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Revising the Many Franchises of Konami

Unless you’ve been living under a cardboard box for the last few weeks you’ve no doubt been struck by news reports of Metal Gear mastermind Hideo Kojima parting ways with Konami, his studio of residence for almost 30 years. To many observers the announcement hit like a monolithic rock plunging into the relative stillness of the videogame pond, of which the resulting ripples will undoubtedly be felt for some time to come. With the latest instalment in the Metal Gear saga – The Phantom Pain – ready to drop this September, the news casts some doubt on the future of the long-running series. Konami have expressed interest in developing further games under new direction, despite the franchise being the brainchild of Kojima himself.

Unfortunately Metal Gear isn’t the only Konami project to suffer from Kojima’s pending departure, as the next game in the iconic horror series Silent Hill has been outright cancelled. The game – titled Silent Hills – was to be a creative collaboration between Kojima and visionary Hollywood director Guillermo Del Toro, exclusive to Sony’s Playstation 4 platform. Silent Hills was canned whilst still in development, but the game had already achieved cult status with the terrifying interactive demo PT, which has subsequently been removed from the PlayStation Network. If the pervasive dread of PT were any indication of what to expect from Silent Hills itself then this is a most disappointing and premature end to the project, especially considering the enthusiasm of Sony Computer Entertainment’s Shuhei Yoshida; Speaking recently to Official PlayStation Magazine, the Head of Worldwide Studios for SCE had expressed his interest in bringing a similarly disturbing experience to Sony’s forthcoming Morpheus VR headset. We can only hope that the undeniably unnerving tone of PT manifests in a different form elsewhere under Kojima and Del Toro’s creative control.

As of now Konami only has one game ready to release in 2015, the aforementioned Metal Gear Solid V: The Phantom Pain. What was once a mighty software house in generations gone by has grown quiet and brooding, with fewer and fewer console releases in preceding years. Analysts and other vocal observers speculate that with less revenue generated from developing games, Konami is simply evaluating its options regarding its more lucrative ventures in casino machines and running a series of health and fitness clubs. Konami’s business model originated with the manufacture of arcade and amusement machines after all, and the company must attend to its own interests in order to remain successful.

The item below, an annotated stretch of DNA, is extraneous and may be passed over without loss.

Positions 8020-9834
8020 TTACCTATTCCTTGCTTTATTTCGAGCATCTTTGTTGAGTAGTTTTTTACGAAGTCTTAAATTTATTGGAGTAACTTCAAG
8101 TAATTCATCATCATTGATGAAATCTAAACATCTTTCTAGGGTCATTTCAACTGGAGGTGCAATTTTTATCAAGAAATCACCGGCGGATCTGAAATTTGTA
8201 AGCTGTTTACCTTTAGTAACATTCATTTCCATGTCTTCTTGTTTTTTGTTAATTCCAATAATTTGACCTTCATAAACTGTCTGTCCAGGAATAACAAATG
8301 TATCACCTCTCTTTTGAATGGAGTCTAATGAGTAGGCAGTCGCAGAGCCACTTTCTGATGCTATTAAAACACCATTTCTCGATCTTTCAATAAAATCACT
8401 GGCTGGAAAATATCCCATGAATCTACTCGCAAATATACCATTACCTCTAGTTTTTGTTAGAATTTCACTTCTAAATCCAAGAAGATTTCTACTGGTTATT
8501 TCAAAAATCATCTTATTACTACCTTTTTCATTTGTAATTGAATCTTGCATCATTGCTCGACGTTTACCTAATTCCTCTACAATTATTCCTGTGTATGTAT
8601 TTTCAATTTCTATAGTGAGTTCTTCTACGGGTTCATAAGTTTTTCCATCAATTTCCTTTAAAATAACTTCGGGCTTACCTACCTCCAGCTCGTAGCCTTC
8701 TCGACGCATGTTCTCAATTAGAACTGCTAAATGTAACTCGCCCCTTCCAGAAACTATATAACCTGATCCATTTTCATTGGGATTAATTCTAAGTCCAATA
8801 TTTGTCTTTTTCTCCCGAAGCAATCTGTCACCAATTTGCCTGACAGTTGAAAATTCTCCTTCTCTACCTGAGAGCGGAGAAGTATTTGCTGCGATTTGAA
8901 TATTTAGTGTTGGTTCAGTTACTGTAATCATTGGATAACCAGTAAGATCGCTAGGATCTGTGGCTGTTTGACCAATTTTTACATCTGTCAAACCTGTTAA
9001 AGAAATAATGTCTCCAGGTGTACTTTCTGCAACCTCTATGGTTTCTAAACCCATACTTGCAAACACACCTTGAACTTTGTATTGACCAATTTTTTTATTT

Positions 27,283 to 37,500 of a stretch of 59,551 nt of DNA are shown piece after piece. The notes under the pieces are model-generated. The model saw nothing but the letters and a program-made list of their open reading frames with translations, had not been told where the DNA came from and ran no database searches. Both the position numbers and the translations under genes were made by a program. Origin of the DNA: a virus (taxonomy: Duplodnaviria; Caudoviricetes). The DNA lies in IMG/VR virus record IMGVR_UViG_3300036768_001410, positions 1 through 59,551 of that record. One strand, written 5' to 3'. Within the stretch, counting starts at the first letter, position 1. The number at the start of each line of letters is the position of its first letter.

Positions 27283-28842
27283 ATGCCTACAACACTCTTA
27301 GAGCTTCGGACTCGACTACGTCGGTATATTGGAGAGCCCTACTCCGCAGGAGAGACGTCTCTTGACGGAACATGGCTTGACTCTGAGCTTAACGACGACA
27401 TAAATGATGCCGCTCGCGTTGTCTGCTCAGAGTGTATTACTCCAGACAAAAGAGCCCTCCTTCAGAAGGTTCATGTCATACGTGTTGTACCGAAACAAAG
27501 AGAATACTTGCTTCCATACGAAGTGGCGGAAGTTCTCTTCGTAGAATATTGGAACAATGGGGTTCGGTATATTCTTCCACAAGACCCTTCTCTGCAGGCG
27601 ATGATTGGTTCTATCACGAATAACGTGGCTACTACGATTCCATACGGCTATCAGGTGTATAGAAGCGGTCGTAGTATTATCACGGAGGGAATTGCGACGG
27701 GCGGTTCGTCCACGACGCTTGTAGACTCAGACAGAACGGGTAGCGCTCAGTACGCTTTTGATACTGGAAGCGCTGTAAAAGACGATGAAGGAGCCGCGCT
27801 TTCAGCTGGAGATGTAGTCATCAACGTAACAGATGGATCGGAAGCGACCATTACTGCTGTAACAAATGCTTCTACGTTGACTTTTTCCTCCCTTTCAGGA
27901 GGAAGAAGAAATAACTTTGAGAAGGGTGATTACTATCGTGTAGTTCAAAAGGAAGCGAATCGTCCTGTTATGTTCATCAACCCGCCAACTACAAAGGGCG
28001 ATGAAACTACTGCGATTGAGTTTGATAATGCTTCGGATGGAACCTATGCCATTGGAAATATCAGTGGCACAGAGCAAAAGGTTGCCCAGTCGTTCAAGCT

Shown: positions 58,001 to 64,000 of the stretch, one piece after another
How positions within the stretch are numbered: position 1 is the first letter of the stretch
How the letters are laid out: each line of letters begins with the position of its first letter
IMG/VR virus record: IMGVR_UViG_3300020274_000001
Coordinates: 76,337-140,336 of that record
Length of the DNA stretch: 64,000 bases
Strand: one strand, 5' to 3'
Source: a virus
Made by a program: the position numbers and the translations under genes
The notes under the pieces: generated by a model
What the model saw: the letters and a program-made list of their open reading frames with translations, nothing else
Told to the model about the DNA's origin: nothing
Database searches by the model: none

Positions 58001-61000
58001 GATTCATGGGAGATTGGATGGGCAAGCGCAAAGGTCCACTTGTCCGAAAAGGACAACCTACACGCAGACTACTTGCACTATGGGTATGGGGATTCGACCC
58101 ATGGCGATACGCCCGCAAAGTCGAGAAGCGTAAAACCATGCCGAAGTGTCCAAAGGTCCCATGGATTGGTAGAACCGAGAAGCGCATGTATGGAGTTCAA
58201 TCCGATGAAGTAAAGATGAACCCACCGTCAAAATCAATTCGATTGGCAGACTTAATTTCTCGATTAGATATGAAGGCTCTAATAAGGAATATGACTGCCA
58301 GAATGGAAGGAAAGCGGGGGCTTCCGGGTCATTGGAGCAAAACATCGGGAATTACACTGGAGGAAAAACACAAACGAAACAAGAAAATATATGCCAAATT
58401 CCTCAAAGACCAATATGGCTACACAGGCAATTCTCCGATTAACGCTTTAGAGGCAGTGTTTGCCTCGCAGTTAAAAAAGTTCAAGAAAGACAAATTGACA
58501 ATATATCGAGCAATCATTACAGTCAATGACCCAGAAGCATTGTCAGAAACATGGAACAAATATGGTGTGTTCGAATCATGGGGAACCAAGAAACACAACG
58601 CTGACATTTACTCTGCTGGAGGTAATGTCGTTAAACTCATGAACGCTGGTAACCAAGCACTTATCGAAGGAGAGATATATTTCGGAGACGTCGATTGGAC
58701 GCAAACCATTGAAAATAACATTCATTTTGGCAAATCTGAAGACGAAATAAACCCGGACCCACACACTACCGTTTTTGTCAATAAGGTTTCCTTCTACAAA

For the sake of hypothesis let’s imagine Konami have abandoned the video-game industry, taking what remains of Hudson Soft with them. The company would leave a lasting legacy of fantastic games and memorable characters etched into the hearts of many gamers, but would we be satisfied seeing treasured icons relegated to fond recollections and the whims of nostalgia? It would make perfect sense for Konami to earn a quick buck selling off some intellectual property on their way out the door, but which studios should pay up to secure themselves some Konami merchandise? Here’s a few of my personal favourite Konami properties that I’d be interested to see given a new lease of life:

Castlevania

FromSoftware have crafted arguably the greatest Castlevania experience for years in the form of PS4 exclusive Bloodborne, with its gothic architecture, sprawling connected world and macabre enemies. In fact, players have been drawing comparisons between FromSoftware’s games and the classic vampire-slaying series since the release of Demon’s Souls in 2009. Whether you subscribe to the Bloodborne – Castlevania association or not, certain elements seem a little too inspired to be mere coincidence. Take the Threaded Cane starting weapon for instance; an unconventional weapon compared to the typical arsenal of Souls games yet its whip-like combat prowess is sure to satisfy the righteous bloodlust of Belmont fans everywhere. It’s said that imitation is the sincerest form of flattery, yet the commercial success of FromSoftware’s latest should ensure the new masters of gothic adventure can afford to take the helm of that most prestigious of vampiric sagas.